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Setting realistic expectation as a Fall 2025 Applicant


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Hi. I'll be applying to PhD programs in Statistics and Biostatistics program this fall. I finished my undergrad in 2019 and have been working since. I worked in a pharmaceutical industry for a few years in a research setting under supervision of Statistics PhDs, and recently moved to work as a data scientist / statistician at an academic institution. I recently completed an online Master's degree in Statistics, which I started with an intention of applying for PhD program afterwards. I'm trying to get an idea of which schools someone of my caliber should consider applying to set realistic expectation. I am generally looking for programs with opportunities and high interest in Bayesian Statistics.

Undergrad Institution: UIUC
Major: Math, Statistics (Double Major)
GPA: 3.66/4.0 (Math Major GPA: 3.69, Stat Major GPA: 3.)
Type of Student: Domestic Asian Male

GRE General Test: (these are old expired scores, so will need to take them again. I don't quite remember the numbers and these are guesses)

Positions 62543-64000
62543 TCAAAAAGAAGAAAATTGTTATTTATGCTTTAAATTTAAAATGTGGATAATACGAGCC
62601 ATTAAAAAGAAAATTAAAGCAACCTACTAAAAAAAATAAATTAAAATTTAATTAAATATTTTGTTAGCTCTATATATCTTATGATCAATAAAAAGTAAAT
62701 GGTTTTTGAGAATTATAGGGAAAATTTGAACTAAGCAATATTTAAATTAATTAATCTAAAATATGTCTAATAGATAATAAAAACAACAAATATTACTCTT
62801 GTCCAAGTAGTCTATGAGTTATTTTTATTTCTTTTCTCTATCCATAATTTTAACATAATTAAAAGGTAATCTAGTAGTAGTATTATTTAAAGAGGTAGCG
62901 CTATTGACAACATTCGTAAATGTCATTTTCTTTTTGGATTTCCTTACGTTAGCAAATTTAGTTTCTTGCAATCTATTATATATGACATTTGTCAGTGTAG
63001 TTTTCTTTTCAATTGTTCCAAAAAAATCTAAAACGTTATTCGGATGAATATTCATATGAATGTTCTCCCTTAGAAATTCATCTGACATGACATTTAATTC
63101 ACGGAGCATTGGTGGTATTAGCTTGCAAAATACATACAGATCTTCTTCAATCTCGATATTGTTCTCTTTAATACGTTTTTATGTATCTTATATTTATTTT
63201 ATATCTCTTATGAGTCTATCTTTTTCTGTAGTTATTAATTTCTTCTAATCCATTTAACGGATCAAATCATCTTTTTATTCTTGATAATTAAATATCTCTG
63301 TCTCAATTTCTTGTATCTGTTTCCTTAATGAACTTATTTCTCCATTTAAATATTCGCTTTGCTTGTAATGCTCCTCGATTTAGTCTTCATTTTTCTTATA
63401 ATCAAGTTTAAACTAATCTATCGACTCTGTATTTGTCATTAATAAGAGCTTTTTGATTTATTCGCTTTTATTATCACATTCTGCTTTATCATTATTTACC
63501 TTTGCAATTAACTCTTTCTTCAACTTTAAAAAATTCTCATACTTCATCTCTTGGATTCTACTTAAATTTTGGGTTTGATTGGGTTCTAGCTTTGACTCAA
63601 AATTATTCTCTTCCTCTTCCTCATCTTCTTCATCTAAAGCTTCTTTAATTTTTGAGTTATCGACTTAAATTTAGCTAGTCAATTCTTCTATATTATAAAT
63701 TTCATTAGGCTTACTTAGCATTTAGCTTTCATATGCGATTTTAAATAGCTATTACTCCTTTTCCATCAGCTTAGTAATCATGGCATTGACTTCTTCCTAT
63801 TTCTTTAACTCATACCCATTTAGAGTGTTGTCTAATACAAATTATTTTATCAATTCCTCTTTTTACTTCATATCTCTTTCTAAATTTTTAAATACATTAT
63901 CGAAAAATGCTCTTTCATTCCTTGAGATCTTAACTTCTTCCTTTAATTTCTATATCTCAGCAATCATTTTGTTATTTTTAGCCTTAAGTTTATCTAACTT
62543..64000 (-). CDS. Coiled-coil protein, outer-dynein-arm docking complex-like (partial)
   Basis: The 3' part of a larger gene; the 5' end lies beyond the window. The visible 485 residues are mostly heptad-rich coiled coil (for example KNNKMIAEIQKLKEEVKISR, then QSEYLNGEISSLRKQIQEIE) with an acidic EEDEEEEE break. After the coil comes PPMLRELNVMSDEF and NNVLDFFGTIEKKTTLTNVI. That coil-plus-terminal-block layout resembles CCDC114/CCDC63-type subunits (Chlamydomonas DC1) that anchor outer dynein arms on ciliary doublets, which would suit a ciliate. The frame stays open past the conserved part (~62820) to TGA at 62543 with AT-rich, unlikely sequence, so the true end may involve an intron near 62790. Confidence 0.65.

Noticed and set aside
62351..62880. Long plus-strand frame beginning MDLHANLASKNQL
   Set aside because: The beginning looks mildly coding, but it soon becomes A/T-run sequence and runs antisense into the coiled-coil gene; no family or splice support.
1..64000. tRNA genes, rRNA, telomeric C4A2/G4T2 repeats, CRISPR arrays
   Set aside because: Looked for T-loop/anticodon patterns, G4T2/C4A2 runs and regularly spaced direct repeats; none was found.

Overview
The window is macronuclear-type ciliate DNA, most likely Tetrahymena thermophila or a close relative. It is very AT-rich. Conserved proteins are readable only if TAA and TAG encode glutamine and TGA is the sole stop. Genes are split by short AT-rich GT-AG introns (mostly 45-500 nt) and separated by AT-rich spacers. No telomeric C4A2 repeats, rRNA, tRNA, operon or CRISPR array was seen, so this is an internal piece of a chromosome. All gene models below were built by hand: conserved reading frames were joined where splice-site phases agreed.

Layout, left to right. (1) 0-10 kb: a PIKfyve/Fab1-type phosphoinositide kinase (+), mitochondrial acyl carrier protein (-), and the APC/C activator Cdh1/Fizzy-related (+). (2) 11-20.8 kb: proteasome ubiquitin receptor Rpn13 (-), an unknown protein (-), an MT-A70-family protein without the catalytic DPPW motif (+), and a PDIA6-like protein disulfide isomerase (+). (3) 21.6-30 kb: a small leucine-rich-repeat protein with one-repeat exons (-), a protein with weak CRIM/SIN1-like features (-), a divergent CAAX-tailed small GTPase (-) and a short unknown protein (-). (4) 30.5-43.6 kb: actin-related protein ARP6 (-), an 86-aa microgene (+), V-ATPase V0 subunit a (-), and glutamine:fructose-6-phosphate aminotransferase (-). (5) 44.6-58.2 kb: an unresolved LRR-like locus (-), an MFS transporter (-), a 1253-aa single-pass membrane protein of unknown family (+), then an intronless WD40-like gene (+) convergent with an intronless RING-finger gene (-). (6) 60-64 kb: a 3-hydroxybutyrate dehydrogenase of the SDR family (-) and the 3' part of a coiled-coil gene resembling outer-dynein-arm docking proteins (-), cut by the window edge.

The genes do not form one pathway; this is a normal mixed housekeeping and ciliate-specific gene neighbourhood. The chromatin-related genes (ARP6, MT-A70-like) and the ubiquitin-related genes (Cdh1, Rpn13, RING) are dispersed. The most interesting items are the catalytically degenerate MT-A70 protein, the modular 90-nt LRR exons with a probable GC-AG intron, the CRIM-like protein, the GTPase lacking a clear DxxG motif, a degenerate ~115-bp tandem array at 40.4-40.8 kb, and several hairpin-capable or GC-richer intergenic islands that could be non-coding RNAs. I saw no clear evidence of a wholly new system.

Q: 166
V: 156
W: 3.5

Grad Institution: Texas A&M
Concentration: Statistics (Online Masters)
GPA: 4.00

Research Experience:

  • I don't have a publication of my own from the first role, but am included as a second other in 3 papers, several posters, 1 book chapter, and have my own R package (albeit not statistical but visualization).

Awards/Honors/Recognition: Graduate with Highest Distinction in Stat, Distinction in Math

Pertinent Activities of Jobs:

  • course assistant for a statistical programming class in undergrad
  • part of a undergrad research group for a semester
  • worked in a pharma industry doing bioinformatics research for 3 years
  • statistical consultant for researchers at a university
  • developed programming / statistical workshop for students

Letters of Recommendation:

  • I have 3 managers from my previous job who I have had good relationships with willing to write LoF. 2 with PhD in Statistics and 1 in bioinformatics. One person has had solid contributions to Bioinformatics
  • 1 professor from my master's curriculum who is willing to write one for me.
  • 1 professor from my undergrad statistics course. Might also be less strong, but we've also talked outside of the course setting that they could write a decent one.

Math/Stat Grade: 

  • Math: Calc (B), Abstract Lin Alg (A-), Intro to Abstract Alg (A-), Diff Eq (B+), Linear Programming (A), Real Analysis (A), Nonlinear Prog (A-), Numerical Method (A)
  • Stat: Probability (A), Biostat (A+), Bayesian Analysis (A), Time Series (A), Survival (A+), Machine Learning course (A)

 

Programs Applying:

Separating Statistics and Biostats program, some programs I'm considering are:

Statistics: Texas A&M University, UIUC, Purdue, University of Iowa, University of Wisconsin-Madison, Ohio State University, University of Conneticut

Biostatistics: Rice University, University of Florida, University of Michigan, University of North Carolina, University of Wisconsin-Madison

 

I didn't have the greatest start to my undergraduate years, but it certainly got better as I took more advanced courses.